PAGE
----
Augustine kept the painting and entered it in the Energen competition, where it won the award for best non-representational painting. Now, Augustine credits Leah for moving her to expand beyond the representational and return to abstrtact painting, an art form she had long put aside.

Since then she has earned honors in national, regional and local juried competitions. Her work was included in "Connecting Alabama: Six Artists" sponsored by the Alabama State Council on the Arts. A night scene she painted from a photograph she took in New York won "Best of Show" in a competition held at Samford University in Birmingham. And, she has had pastels juried into the prestigious Pastel Society of America's "For Pastels Only" exhibitions in New York City.

Augustine also receives invitations to exhibit her work at art museums. Most recently, she had a one-woman show at The Comer Museum in Sylacauga. The exhibit showcased Augustine's broad range of subject matter and variety of styles.Last summer, Augustine had a one-woman show at Heritage Hall Museum in Talladega. As she loves to do, Augustine demonstrated her pastel painting techniques to an attentive audience during the reception.

Augustine's work is currently hanging at Artifacts Gallery in Florence, Alabama, and at the Emily Amy Gallery in Atlanta, Georgia. She teaches painting workshops throughout the year as well, including courses in pastel painting and making pastels at Northwest Shoals Community College and the Kennedy-Douglass Center for the Arts in Florence. She also taught a class last year for the Chicago Pastel Painters on the occasion of their annual national exhibition. "I think it's important to educate the public about pastel," she says. "As for my students, I tell them they can learn by watching someone paint, and then if they practice what they have learned by just painting, they will definitely improve". Augustine herself learned from many sources, including Albert Handel, the nationally acclaimed pastelist from Santa Fe, New Mexico. "Just listening to him was inspiring". Augustine also credits Barbara Broach, executive director of the Kennedy-Douglass Center for the Arts, and Al Hausmann, retired art professor at University of North Alabama, for encouraging her to pursue her art.

For an extended period in her life, Augustine was busy rearing her four children and working in the 40-year-old family business, Towles House of Carpets. During that time she could only paint at night. Still, "I took occasional classes at UNA to keep my hand in it," she says. Looking back, she believes she wasn't ready to devote herself to art. "I didn't have the life experience that would give my work depth". Augustine now runs the family business full time while she continues to produce award-winning artwork at a prolific pace. And, she incorporates her artistic abilities into her work with customers, as she views pattern, color and style with her artist's eye. At the same time, she relies on her business sense to tend to the business aspects of being an artist.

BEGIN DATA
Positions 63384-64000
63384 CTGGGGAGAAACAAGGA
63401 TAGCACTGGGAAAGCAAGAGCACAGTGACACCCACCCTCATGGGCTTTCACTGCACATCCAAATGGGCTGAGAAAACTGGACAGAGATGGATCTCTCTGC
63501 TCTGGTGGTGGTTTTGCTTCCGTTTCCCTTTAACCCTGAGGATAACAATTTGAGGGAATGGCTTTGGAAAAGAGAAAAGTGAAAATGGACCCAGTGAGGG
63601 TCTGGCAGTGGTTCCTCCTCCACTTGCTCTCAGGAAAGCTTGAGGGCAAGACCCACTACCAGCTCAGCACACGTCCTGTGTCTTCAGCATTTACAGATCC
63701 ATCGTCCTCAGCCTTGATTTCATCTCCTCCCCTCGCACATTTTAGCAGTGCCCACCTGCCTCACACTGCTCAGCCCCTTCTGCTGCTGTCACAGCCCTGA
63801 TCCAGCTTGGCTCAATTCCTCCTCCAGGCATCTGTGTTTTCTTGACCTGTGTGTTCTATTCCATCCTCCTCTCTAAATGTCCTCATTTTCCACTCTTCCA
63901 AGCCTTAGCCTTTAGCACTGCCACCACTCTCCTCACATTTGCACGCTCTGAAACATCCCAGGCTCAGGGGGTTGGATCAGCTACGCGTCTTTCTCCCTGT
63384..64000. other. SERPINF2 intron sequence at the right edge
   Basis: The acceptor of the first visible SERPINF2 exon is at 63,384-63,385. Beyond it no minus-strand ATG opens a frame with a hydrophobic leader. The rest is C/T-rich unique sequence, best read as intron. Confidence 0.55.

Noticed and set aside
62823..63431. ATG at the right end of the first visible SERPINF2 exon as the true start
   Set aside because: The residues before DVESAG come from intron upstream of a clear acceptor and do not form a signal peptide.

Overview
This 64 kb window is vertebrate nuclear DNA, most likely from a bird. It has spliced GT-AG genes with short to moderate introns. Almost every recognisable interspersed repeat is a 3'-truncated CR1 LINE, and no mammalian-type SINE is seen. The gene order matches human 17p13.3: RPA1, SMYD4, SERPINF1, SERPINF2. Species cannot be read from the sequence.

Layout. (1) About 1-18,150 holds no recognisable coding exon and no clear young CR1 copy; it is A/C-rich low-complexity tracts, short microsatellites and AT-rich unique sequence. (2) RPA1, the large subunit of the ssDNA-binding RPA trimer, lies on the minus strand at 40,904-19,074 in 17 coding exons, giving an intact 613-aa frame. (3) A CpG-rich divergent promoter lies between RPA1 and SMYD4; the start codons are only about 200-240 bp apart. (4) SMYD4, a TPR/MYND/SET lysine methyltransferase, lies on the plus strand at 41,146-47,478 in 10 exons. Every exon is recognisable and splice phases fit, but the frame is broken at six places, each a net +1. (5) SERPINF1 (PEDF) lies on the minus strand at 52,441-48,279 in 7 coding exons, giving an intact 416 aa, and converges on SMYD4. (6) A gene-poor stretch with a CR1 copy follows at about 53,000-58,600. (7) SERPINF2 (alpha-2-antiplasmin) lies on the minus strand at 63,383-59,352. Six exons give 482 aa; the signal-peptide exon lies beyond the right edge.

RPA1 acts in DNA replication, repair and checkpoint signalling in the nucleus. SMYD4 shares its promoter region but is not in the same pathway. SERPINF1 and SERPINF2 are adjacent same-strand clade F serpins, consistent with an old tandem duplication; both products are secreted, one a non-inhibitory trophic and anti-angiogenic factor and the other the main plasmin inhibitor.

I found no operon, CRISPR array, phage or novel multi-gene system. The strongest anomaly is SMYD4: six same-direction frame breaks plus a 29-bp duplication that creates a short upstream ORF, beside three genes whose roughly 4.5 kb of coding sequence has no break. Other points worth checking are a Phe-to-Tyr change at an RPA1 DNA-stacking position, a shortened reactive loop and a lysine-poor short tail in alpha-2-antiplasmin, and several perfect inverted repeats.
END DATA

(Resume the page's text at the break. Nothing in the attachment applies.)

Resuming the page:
To accommodate her two areas of focus, Augustine has two home studios: one in which she works in pastels and one in which she paints in oil. She jokes about having a short attention span, which is evident by all the work propped around the studios in different stages of completion. She also says her work with oils helps her work with pastels, and vice versa. Her inspiration comes from diverse experiences and observations. Her subject matter may be a street scene based on a photo she took in Austria or a cozy fishing village she came across somewhere in Massachusetts. In Augustine's oil studio, most of the room is taken up with an oversize pool table covered with 4' x 8' sheets of plywood where she mats and frames her artwork. This is also where she paints her 4-foot square abstract paintings. Augustine says she's found a good market for her abstracts. "Usually people in large urban areas are more interested in those works," she says.

When Augustine picked up her pastels after many years of start-and-stop attempts, her first wish was to have her work accepted in a show. Having accomplished that, she progressed to wanting to become a signature artist, then a master pastelist. Having achieved those dreams, what is Augustine aiming for next?

She wants to learn to fly. And with her personal drive and ambition, it's a fair bet that she will.